Deeper understanding and mastery of the techniques of transsphenoidal surgery is now essential for any practicing cranial neurosurgeon. As technology advances and our experience with this technique improve, many more surgical procedures for tumors in the skull base are best performed using this approach. The days when transsphenoidal surgery was limited to treatment of pituitary tumors is past, and therefore there is a need for comprehensive sources of information regarding all aspects of this surgical approach.

Advancements in the field have resulted from improved preoperative and intraoperative radiological imaging, enhanced microsurgical and endoscopic technology, refinements and delivery of focused radiosurgery via a variety of instruments, as well as a much more detailed and comprehensive understanding of tumor biology. The development of medical approaches based on an explosion of scientific knowledge regarding the molecular basis of tumor growth has also improved exponentially. All of this information is essential to understand before undertaking skull base surgery, and results from collegial interdisciplinary efforts. Today's cranial neurosurgeon has an obligation to understand these aspects of tumor biology and treatment in order to optimize his or her own delivery of patient care.

The anatomic complexities of the sellar and parasellar area as well as the entire skull base makes these areas one of the most challenging regions for delivering precise surgical intervention. As even the best devised surgical plans can fail, the successful surgeon needs to possess a detailed and comprehensive understanding of anatomy, surgical approaches, as well as complication recognition and avoidance.

This book edited by Drs Laws, Cohen-Gadol, Schwartz, and Sheehan provides a wealth of information regarding clinical knowledge and multidisciplinary approaches for management of patients harboring tumors that are suitable for this surgical approach. A number of chapters focus on surgical techniques, and emphasis is placed not only on the advantages or disadvantages of a particular approach, but also on methods to be utilized to avoid complications.

The book covers topics that range from the history of pituitary surgery and the transsphenoidal approach to quality of life assessments that are so important for patients. Chapters focus on preoperative assessment and planning, various intraoperative techniques, postoperative management, and adjuvant therapy for patients with recurrent or residual disease. A large number of chapters contain precise and detailed illustrations that leave the reader step-by-step through the various approaches that the authors are describing, and these are invaluable. Online videos associated with purchase of the book further enhance one's ability to study these techniques in detail. The diversity of topics in the book also underscores the multidisciplinary team approach that is essential for management of patient's with these conditions.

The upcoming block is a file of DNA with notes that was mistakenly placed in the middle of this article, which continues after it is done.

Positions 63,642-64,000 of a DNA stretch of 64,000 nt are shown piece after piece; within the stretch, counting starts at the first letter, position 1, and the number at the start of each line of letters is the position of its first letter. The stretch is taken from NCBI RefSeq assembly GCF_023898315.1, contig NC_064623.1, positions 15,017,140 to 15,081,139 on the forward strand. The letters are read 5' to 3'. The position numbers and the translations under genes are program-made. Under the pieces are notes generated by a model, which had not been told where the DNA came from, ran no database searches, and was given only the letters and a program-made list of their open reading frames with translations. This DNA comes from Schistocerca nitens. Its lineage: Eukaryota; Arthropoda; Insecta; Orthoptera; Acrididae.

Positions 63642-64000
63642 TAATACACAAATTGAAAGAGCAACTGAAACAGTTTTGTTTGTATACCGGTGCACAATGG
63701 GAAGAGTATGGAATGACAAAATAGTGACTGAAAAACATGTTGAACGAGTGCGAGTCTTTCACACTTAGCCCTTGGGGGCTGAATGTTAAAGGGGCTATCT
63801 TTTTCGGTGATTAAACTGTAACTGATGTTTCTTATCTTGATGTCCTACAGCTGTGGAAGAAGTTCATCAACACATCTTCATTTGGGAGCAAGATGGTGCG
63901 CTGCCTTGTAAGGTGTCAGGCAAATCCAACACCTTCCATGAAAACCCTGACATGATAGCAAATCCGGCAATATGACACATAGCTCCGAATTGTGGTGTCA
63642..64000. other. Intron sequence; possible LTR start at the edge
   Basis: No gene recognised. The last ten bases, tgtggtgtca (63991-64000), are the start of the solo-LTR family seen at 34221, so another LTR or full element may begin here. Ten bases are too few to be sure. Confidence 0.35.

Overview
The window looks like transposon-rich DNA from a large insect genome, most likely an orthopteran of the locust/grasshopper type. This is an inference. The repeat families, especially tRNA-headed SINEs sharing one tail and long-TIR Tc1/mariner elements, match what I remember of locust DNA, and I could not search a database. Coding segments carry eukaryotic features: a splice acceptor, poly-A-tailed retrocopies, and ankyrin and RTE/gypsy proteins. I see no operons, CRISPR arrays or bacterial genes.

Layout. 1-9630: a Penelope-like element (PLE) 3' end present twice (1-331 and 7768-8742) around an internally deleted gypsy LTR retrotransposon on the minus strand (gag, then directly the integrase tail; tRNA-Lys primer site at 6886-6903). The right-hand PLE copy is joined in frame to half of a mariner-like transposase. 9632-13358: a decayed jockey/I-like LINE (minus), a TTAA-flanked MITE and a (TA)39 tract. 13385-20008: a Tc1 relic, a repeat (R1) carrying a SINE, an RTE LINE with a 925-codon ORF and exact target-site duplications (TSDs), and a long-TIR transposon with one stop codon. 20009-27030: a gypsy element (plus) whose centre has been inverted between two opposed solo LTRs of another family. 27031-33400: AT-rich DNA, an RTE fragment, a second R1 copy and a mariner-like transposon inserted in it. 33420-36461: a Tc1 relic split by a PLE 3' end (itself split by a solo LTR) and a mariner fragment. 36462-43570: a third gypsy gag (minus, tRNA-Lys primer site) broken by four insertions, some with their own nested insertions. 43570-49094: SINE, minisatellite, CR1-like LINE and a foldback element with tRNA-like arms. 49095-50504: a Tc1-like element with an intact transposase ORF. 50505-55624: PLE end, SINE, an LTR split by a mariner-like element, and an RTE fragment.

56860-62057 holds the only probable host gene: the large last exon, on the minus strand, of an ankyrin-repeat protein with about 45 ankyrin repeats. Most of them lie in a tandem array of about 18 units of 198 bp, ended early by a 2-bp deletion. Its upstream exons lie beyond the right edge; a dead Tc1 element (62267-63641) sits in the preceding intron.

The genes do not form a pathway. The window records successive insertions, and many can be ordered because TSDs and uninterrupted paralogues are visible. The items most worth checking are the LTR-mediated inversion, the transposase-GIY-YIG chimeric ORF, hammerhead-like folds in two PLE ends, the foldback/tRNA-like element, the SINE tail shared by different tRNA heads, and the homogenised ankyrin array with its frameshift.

Every chapter is written by a well-known and established expert in the field. Many of these contributors share “pearls” of wisdom that has been gained over many decades of clinical experience. Variations in technique from one expert to another exist, and the astute reader has an opportunity to evaluate each aspect of these various techniques and decide which will be best to utilize in different clinical situations.

Like any book, some chapters are better than others and contain more detailed diagrams and illustrations. Chapters regarding the surgical anatomy of the sellar region, combined hybrid microscopic and endoscopic transsphenoidal surgery, transcranial approaches to the sellar and parasellar areas, and the role of endoscopic transsphenoidal surgery in the management of complex lesions involving the skull base are particularly helpful because of extensive diagrams and illustrations that very accurately and precisely demonstrate the anatomy and the step-by-step details of the various surgical approaches. Other chapters regarding medical management of pituitary adenoma patients, transsphenoidal surgery for recurrent disease, and surgical treatment of craniopharyngiomas are also very useful and provide new and important information.

Chapters discussing detailed information and outcome data for patients with prolactinomas, growth hormone tumors, and Cushing's disease provide new data regarding the outcome of surgical intervention. Chapters discussing pituitary apoplexy and the treatment of pituitary tumors in pediatric patients, as well as the approach giant adenomas are also very useful. Information regarding stereotactic radiosurgery and operative indications and pitfalls also are useful. The chapter on the neuro-ophthalmology of patients with these conditions is particularly detailed and useful for surgeons who treat patients with disorders in the visual system. The online extras in the form of video demonstrations represent hundreds of hours of work by the various authors, and are a wonderful enhancement for those who purchase the book.

The book is a useful addition to the library of all surgeons who deal with skull base cranial surgery, and provides outstanding information and reference sources for complex skull base procedures amenable to the transsphenoidal approach. As technology advances and outcomes using this technique continue to be superior, more cranial surgeons should familiarize themselves with this technique.